the way which one bears or conducts people self mien behavior carriage
- (of a structural user) withstanding a weight or strain
- appropriate relation or interconnection
- the path or road along which some thing moves or along which it lies
- dignified manner or conduct
- characteristic way of bearing your body
- heraldry comprising a design or image portrayed on a shield
- a rotating help placed between moving parts in order for them to go effortlessly
- of Bear
- the way in which for which one bears or conducts a person's self; mien; behavior; carriage.
- individual stamina; suffering without complaint.
- the problem of one object, regarding another, these types of circumstance being likely to have a link using object, or impact upon it, or to be affected by it; ergo, relation; link.
- Purport; meaning; meant significance; aspect.
- The act, energy, or time of producing or having a baby; as, a tree completely bearing; a tree past bearing.
- That part of any member of a building which rests upon its aids; because, a lintel or ray might have four inches of bearing upon the wall surface.
- The portion of a support by which something rests.
- Improperly, the unsupported period; as, the beam has twenty feet of bearing between its aids.
- The element of an axle or shaft in touch with its assistance, collar, or boxing; the record.
- The an element of the assistance by which a journal rests and rotates.
- Any single emblem or cost in an escutcheon or layer of arms -- commonly within the pl.
- the specific situation of a distant object, with regard to a ship's place, as on bow, from the lee quarter, etc.; the direction or point regarding the compass by which an object is seen; because, the bearing of cape was W. N. W.
- The widest part of a vessel underneath the plank-sheer.
- The line of flotation of a vessel whenever properly cut with cargo or ballast.
component in devices that lowers wear and rubbing. In addition guides, aligns, and supports the going parts. Its placed between your moving parts. Make reference to ball bearing and bushing.
"carrying of oneself, deportment," mid-13c., spoken noun from bear (v.). Mechanical sense of "part of a machine that holds the friction" is from 1791.
The expression directed at the course in which you wish to get. (recreation: Orienteering)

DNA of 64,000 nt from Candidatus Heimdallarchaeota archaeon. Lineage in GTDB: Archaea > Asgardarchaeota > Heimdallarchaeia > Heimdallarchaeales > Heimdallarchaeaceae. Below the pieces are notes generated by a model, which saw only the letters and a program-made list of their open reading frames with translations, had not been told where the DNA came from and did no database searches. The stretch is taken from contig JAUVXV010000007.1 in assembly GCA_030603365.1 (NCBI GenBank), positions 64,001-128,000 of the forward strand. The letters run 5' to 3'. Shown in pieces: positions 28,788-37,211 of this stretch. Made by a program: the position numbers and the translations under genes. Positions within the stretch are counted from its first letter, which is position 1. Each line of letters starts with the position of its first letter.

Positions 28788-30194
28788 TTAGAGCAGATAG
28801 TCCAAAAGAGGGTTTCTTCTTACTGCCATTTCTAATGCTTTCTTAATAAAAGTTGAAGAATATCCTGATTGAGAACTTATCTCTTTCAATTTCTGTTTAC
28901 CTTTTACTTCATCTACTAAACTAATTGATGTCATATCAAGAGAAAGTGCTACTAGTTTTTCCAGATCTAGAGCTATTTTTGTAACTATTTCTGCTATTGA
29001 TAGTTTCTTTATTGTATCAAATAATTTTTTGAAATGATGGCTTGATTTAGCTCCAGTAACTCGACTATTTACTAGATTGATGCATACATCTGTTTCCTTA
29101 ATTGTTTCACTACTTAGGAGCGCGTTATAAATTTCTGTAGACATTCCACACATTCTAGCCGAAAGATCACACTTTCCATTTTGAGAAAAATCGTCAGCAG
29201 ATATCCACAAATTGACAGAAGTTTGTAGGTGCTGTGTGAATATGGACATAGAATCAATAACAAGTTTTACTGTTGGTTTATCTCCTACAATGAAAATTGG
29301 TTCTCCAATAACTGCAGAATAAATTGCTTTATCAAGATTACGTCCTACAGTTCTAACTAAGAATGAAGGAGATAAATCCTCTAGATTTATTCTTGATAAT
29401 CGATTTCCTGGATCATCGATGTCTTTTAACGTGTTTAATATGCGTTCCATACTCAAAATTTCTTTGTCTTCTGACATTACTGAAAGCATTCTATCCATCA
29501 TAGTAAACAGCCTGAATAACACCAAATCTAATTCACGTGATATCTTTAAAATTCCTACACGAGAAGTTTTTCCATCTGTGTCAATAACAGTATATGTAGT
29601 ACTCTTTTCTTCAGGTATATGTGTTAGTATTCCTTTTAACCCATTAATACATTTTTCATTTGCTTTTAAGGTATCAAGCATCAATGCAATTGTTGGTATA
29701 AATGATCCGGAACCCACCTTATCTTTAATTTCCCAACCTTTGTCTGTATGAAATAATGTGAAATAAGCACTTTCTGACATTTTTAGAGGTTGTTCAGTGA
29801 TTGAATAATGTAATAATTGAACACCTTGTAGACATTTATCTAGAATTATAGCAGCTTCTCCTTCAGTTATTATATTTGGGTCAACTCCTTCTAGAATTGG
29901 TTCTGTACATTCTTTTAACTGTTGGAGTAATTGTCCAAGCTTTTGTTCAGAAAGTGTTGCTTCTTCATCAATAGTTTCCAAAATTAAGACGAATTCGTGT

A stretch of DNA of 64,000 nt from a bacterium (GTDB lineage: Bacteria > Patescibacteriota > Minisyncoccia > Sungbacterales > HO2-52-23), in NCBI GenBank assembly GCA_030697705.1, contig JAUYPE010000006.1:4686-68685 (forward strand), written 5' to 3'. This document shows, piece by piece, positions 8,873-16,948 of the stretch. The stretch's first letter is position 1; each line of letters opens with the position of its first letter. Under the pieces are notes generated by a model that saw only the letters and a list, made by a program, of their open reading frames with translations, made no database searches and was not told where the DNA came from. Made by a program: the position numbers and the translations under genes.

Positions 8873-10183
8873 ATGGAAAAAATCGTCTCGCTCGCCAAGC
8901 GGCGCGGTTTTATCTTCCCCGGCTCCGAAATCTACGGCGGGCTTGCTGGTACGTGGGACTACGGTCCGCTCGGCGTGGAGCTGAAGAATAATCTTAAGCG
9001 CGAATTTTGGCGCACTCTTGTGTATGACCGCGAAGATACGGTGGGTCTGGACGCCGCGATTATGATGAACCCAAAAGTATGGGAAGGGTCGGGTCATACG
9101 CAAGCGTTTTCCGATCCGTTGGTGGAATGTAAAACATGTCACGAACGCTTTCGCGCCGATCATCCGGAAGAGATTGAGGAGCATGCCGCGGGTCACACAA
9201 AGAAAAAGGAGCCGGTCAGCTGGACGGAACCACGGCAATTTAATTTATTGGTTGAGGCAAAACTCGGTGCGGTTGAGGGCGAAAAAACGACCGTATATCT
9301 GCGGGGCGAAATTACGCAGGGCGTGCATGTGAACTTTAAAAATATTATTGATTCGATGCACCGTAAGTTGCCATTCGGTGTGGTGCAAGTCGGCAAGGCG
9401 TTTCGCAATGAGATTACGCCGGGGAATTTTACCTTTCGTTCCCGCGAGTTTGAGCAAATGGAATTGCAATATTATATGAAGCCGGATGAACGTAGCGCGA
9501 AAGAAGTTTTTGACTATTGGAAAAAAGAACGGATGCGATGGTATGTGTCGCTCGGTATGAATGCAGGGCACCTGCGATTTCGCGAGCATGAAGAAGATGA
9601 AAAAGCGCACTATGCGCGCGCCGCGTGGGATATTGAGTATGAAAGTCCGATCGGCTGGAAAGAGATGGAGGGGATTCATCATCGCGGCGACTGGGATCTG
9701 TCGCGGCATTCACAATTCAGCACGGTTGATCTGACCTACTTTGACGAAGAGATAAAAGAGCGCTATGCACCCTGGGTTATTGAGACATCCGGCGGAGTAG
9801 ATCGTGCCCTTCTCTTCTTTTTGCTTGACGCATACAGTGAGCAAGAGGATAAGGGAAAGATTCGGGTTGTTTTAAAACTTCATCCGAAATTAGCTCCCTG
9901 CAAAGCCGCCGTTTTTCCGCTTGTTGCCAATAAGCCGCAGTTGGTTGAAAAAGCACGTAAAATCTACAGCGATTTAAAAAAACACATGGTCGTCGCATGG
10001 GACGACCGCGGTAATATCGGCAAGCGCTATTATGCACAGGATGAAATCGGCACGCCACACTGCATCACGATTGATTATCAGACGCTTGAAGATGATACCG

- Describes an instance that keeps seven basketball bearings that are protected and pre packed in grease. This reduces rubbing and allows the tires to spin effortlessly. (sport: In-line skating)
- Describes the horse's carriage and stability. (sport: Horse Racing)
Friction and wear-reducing machine component that aligns, guides, and aids moving components. Located generally between a moving component and a stationary part, it will act as a connection point among them. See in addition ball-bearing and bushing.
(p. pr. & vb. n.) of Bear
- (n.) The way by which one holds or conducts an individual's self; mien; behavior; carriage.
- (n.) Patient stamina; struggling without complaint.
- (n.) The specific situation of one object, regarding another, such situation being expected to have a connection using the object, or impact upon it, or even to be influenced by it; hence, connection; connection.
- (n.) Purport; definition; intended value; aspect.
- (n.) The work, power, or period of creating or giving birth; as, a tree in full bearing; a tree previous bearing.
- (letter.) That part of any person in a building which rests upon its supports; since, a lintel or beam may have four inches of bearing upon the wall surface.
- (n.) The percentage of a support on which such a thing rests.
- (n.) Improperly, the unsupported span; because, the ray has actually twenty foot of bearing between its aids.
- (n.) The part of an axle or shaft touching its support, collar, or boxing; the record.
- (n.) The an element of the help upon which a journal rests and rotates.
- (letter.) Any single emblem or fee in an escutcheon or layer of arms -- generally into the pl.
- (n.) The situation of a distant object, pertaining to a ship's place, as from the bow, on lee quarter, etc.; the direction or point of the compass which an object sometimes appears; because, the bearing of the cape had been W. N. W.
- (n.) The widest part of a vessel below the plank-sheer.
- (letter.) The line of flotation of a vessel whenever correctly cut with cargo or ballast.
The western entrance was approached by an ante-church, or narthex (B), itself an aisled church of no mean dimensions, flanked by two towers, rising from a stately flight of steps bearing a large stone cross.